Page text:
The buzz is that Saunders lost a great deal of respect in the locker room when he talked about Wallace's decision and then told the team it was not going to win the championship because of incidents such as that one.
That did not go over well with the Pistons, and Saunders was told in direct terms by one veteran not to say anything like that again to the team.
As players left the locker room, they saw Saunders being consoled by assistant coach Sidney Lowe. And with that sight, Saunders lost more respect.
Whatever "buzz" McNeal is talking about went completely unreported in the Detroit media. When I posted about the column, one of the comments came from Tom Ziller, who writes the Sacramento Kings blog Sactown Royalty. Tom recounted McNeal's relationship with Evans from when Evans played for the Kings:
FWIW, McNeal was overly sympathetic to Mo Evans last season and in the offseason, and criticized the decision not to bring him back. So Mo could be The Mole, if what Marty says is true.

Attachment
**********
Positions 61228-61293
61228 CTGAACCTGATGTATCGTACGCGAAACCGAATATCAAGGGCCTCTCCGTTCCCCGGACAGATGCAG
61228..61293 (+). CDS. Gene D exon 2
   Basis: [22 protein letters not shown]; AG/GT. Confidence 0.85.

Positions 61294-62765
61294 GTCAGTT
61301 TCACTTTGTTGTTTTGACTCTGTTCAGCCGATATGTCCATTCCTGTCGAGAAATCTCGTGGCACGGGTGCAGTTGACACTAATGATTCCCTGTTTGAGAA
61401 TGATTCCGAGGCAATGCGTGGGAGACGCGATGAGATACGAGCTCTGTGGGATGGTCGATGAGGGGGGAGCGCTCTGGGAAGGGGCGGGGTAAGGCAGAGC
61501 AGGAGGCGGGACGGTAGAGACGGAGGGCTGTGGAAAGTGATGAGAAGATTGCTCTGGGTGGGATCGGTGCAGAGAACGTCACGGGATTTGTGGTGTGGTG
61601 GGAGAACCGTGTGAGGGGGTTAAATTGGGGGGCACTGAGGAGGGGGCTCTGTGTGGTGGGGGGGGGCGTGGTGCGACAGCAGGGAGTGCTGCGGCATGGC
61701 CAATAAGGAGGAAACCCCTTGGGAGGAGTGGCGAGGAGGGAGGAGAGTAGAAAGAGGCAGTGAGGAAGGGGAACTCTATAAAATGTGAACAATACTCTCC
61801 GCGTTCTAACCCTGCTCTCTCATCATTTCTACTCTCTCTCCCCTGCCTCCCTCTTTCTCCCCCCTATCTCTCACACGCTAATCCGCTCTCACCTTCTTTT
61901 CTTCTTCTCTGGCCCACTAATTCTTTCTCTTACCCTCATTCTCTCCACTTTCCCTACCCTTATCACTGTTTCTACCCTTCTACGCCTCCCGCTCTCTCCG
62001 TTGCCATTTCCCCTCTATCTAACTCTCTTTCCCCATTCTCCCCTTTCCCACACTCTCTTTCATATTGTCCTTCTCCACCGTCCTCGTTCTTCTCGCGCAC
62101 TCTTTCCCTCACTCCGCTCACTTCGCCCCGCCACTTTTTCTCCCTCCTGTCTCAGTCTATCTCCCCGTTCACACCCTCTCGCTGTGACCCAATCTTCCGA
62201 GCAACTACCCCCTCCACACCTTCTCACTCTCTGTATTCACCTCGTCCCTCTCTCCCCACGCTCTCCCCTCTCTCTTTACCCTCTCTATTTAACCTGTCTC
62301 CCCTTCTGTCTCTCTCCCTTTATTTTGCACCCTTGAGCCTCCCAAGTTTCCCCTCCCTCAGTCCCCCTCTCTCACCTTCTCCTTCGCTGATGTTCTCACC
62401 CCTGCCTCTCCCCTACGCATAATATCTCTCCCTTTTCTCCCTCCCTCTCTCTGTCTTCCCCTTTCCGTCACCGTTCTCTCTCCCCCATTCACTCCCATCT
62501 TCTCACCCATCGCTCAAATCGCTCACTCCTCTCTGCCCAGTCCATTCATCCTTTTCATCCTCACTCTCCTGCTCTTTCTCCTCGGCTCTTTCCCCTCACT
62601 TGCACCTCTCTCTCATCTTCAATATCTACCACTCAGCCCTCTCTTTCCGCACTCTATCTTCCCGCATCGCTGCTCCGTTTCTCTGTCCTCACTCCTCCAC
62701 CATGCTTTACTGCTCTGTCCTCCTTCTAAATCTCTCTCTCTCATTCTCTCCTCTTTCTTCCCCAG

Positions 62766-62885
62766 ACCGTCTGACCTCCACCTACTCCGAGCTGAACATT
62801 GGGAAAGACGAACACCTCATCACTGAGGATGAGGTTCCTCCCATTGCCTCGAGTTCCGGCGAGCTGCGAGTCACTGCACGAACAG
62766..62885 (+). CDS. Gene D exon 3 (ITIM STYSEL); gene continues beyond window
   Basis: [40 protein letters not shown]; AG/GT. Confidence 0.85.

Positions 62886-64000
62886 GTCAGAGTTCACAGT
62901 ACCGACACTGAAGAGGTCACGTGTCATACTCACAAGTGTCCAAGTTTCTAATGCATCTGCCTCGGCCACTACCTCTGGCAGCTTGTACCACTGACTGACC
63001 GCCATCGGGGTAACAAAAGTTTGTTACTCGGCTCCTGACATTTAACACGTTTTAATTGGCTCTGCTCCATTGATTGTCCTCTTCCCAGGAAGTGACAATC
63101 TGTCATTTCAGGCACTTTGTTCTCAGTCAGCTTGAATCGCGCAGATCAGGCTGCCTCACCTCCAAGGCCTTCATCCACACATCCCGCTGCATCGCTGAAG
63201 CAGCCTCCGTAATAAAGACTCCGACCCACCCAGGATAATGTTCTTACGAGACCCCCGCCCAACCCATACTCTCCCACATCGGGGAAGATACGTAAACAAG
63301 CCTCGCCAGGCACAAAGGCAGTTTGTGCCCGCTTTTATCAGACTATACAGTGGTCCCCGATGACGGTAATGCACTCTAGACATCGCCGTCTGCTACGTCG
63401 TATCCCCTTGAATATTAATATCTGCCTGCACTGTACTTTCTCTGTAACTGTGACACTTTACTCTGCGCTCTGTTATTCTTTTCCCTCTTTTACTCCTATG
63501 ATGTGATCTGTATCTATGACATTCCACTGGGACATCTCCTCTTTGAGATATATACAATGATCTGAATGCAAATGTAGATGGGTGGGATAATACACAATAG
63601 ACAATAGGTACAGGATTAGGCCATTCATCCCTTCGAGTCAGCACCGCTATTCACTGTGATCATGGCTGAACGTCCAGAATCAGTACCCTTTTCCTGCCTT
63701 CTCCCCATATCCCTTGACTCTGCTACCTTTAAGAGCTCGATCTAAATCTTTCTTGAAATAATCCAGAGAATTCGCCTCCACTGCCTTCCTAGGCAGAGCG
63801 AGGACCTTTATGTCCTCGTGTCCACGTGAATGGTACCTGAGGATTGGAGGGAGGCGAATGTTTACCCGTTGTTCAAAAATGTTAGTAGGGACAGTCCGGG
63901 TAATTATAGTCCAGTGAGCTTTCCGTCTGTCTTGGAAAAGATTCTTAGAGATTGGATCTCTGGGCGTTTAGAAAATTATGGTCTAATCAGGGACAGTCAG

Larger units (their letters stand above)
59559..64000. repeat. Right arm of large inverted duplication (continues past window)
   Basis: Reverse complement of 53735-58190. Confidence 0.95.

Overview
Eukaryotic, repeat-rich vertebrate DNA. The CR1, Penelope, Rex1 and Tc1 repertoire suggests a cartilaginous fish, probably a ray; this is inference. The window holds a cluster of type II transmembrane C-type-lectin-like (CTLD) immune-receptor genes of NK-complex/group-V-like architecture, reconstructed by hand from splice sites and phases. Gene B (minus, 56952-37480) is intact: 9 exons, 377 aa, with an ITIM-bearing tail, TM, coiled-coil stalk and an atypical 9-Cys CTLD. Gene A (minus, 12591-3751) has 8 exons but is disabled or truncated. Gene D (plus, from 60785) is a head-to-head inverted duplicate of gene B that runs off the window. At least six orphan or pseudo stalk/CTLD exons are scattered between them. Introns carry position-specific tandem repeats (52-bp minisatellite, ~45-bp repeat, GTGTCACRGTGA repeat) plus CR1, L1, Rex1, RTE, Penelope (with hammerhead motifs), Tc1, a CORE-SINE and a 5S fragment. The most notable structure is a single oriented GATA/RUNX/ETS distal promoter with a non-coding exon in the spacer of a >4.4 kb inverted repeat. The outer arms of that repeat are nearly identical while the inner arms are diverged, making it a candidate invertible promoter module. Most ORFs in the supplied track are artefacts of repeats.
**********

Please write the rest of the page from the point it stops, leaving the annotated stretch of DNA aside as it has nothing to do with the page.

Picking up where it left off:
McNeal also has people in Detroit, though that results from his strong relationship with Webber, so that’s not likely to explain any inner knowledge of the current Pistons.
I have absolutely no clue if what Tom is suggesting is true. And to be perfectly honest, I have no clue if Evans is the type of player who would leak info. As far as I'm aware, he never publicly complained about his playing time this year, and the general consensus among fans (or at least those wondering why Delfino didn't play more) was that he was "one of Flip's guys" from their (albeit brief) days together in Minnesota.
But if Evans was the guy who talked to McNeal, and if Dumars and Saunders found out about it, well, I'm not too surprised they shipped him at the first chance they got, which not only solved the problem of getting rid of a guy who didn't want to be here anymore, but also let Saunders flex a little muscle about the front office having his back.
Make of this what you will, it's just an idea that may or may not have any shred of truth attached to it. But it sure is interesting.